The end of the semester is when many students realize they still have insurance leeway to receive further care.
Maja Jocson is elected to be the new President of IGNITE, beating her closest opponent, Lance Constantine, by 379 votes.
The results are 69 per cent of Guelph-Humber students are in favour of the interval, offered at many post-secondary institutions in Canada.
Despite IGNITE’s $400,000 rebranding exercise in the last year to draw more attention to the work of student government, only about 20 people showed up for the discussion while another 16 tuned in to Facebook to watch the forum online.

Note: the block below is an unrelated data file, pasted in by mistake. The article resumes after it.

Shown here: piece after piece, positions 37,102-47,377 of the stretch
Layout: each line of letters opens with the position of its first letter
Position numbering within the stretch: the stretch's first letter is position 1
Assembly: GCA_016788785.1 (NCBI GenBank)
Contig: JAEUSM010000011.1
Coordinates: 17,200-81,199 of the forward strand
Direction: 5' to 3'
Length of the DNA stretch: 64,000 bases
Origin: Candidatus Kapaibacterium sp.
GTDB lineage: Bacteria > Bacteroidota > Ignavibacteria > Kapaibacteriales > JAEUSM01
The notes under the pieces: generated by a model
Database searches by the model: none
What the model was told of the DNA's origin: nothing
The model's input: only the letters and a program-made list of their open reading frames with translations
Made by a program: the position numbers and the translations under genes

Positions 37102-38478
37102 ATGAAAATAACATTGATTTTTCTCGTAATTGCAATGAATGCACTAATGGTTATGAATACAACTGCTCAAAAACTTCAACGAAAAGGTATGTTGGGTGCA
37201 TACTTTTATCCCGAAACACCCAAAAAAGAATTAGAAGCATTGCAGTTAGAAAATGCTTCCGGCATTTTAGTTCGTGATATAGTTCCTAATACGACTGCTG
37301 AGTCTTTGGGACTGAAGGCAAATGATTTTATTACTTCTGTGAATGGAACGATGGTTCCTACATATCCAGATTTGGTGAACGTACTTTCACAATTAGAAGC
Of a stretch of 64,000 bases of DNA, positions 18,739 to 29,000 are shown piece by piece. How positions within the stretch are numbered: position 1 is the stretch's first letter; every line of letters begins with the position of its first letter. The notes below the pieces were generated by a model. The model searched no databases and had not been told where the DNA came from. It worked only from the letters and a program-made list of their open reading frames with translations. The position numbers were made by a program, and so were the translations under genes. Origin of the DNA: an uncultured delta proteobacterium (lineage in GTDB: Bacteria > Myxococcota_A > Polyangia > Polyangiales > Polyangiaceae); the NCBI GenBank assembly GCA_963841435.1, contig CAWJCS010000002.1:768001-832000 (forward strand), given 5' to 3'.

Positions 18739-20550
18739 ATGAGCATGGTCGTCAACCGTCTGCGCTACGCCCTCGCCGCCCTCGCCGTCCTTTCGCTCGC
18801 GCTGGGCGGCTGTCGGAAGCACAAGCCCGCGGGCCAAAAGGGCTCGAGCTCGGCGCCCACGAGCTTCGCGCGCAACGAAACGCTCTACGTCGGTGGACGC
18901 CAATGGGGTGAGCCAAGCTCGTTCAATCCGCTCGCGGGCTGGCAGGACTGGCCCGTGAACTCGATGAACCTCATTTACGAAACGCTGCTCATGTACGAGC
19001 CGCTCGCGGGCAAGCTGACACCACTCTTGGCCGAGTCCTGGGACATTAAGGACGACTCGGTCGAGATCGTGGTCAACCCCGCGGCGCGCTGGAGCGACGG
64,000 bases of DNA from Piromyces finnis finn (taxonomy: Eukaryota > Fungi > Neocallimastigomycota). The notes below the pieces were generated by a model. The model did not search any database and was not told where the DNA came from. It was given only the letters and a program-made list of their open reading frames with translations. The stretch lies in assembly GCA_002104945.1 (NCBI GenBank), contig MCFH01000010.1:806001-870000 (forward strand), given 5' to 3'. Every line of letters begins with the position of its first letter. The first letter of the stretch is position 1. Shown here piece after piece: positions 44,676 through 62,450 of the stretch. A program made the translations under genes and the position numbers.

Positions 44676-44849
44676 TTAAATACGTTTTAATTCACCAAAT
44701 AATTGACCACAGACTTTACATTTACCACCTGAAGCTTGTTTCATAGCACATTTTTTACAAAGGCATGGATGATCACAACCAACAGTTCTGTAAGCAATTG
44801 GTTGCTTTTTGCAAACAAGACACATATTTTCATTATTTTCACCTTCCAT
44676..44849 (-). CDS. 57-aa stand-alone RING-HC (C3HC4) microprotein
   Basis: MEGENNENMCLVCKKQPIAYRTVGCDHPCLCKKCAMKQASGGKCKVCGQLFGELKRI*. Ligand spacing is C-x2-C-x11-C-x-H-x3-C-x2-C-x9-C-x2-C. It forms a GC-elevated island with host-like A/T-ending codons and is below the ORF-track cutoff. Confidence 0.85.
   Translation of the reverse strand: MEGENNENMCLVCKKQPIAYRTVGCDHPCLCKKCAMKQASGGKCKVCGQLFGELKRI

Three days before University of Guelph-Humber students vote for a fall Reading Week, they were invited to Ignite’s information session structured as a debate on Wednesday.
IGNITE held its first Real Talks event of the year on Wednesday, which brought to Humber two individuals who shared their remarkable stories in hopes to inspire students who attended.
“Whenever we play desi music at any of our events, like frosh, there is so much excitement in the crowd,” said Humber Ignite vice-president, Ammar Abdul-Raheem.
Ammar Abdul-Raheem, INGITE Vice-President of Student Life, said the team that planned the event based their decision to get DJs on a previous survey showing rap, hip-hop and R&B were the most popular genres among students.